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Getting Hotter: New climate data shows Austin warming to record levels

The average daily temperature in Austin continues to increase due to climate change, according to new data released by the National Oceanic and Atmospheric Administration. (City of Austin)

Austin's already warm climate is getting warmer, according to new data released by the National Oceanic and Atmospheric Administration.


NOAA calculates climate normals, describing the average weather over the past 30 years, based on measurements gathered at more than 15,000 observation stations; they're updated each decade.

In Austin, the average temperature at Camp Mabry on West 35th Street was 70.7 degrees between 2011 and 2020, up 0.9 degrees from the previous decade and 2.1 degrees from 1981-90. The steepest increase was reported among the average daily maximum, which was 81.5 degrees between 2011 and 2020, up 1.2 degrees from the previous decade and 2.7 degrees from 1981-90.

"Texas is definitely one of the areas that has more warming than some areas in the country," NOAA Science Project Manager Michael Palecki said. "That's probably directly related to greenhouse gas-induced climate change."

Nationally, average temperatures are clearly rising. Between 1981 and 2010, the average temperature in the contiguous U.S. was 52.8 degrees. The new normal, calculated between 1991 and 2020, is 53.3 degrees—the warmest on record.

Although the new climate normals were anticipated, their impact is still being felt in Austin and around Texas. Environment Texas Executive Director Luke Metzger cited worsening heat, flooding, wildfires, species loss and toxic algae blooms.

Rising temperatures have drastically increased the number of days over 100 degrees compared to the 20th century, shifting Austin's climate closer to that of Arizona than what it has been historically and affecting residents' quality of life. "If it's just so hot, it's miserable," Metzger said, noting the particular impact on people who work outside, such as those in the construction and agricultural industries, and vulnerable populations like the elderly.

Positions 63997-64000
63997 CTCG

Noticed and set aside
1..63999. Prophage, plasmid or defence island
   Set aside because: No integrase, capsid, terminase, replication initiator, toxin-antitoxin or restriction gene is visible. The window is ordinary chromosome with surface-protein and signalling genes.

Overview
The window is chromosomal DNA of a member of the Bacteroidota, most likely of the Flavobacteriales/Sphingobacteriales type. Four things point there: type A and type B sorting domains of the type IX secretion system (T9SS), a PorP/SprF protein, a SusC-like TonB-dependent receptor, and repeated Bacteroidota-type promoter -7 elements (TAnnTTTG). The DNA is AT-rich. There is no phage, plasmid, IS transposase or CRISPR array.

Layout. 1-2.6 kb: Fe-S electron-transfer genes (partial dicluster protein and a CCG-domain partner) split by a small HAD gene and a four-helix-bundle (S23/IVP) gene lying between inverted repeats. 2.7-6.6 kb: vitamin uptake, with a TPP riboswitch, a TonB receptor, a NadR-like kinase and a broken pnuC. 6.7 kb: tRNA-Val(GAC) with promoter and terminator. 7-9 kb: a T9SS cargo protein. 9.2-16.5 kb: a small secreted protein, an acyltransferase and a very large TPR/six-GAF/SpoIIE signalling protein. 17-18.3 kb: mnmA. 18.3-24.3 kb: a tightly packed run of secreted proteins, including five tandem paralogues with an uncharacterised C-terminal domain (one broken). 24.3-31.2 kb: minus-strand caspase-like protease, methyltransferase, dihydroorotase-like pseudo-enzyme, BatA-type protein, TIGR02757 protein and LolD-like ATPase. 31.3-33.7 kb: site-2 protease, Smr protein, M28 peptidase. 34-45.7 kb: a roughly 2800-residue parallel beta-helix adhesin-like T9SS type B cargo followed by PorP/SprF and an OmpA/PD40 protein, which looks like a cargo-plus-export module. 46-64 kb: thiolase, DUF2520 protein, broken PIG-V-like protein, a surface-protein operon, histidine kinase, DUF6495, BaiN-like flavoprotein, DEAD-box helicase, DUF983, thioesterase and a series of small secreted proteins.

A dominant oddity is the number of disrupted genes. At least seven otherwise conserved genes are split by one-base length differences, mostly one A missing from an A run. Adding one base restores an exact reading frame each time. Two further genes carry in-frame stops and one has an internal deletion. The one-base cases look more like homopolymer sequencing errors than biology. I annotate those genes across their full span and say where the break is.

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A big announcement from Austonia

Howdy, and happy holidays.

I have some big news for you.

Austonia is now part of 6AM City, a fast-growing network of hyper-local newsletters across the country.

I’m proud to be telling you this, because 6AM City’s mission is very much like Austonia’s — a daily morning update on events, things-to-do and news, with an underlying mission of community building in the cities they serve.

If you’re not already subscribed, 6AM City’s Austin newsletter is called ATXtoday. One of its city editors is Laura Figi, who you’ll remember for her previous great work on Austonia’s newsletter.

I’ve been reading ATXtoday every day since it launched last year.

Starting this week, you’ll receive ATXtoday every morning and I’m confident it will become part of your daily wake up routine. Be sure to add hello@theatxtoday.com to your contact list (how to do that here).

Meantime let me thank you for your readership and support of Austonia, and convey my wishes for a great holiday season for you and those close to you.


Thank you,

Mark Dewey

Austonia CEO

Tito's releases (not so?) ugly sweater line for the holidays, profits to charity

Tito's Handmade Vodka

Show your love for Tito's and for the community this year with a wide selection of not that ugly, uglyish, ugly, uglier, and ugliest holiday sweaters.

There's lots choose from, and plenty of accessories like scarves and socks, plus gear for your dog, too.

All of the items can be purchased online or at the Love, Tito’s Retail Store in Austin, TX. 100% of all net proceeds from online or in-store purchases go to one of the nonprofits we’ve teamed up with.

Click here to see the entire collection in the Tito's store.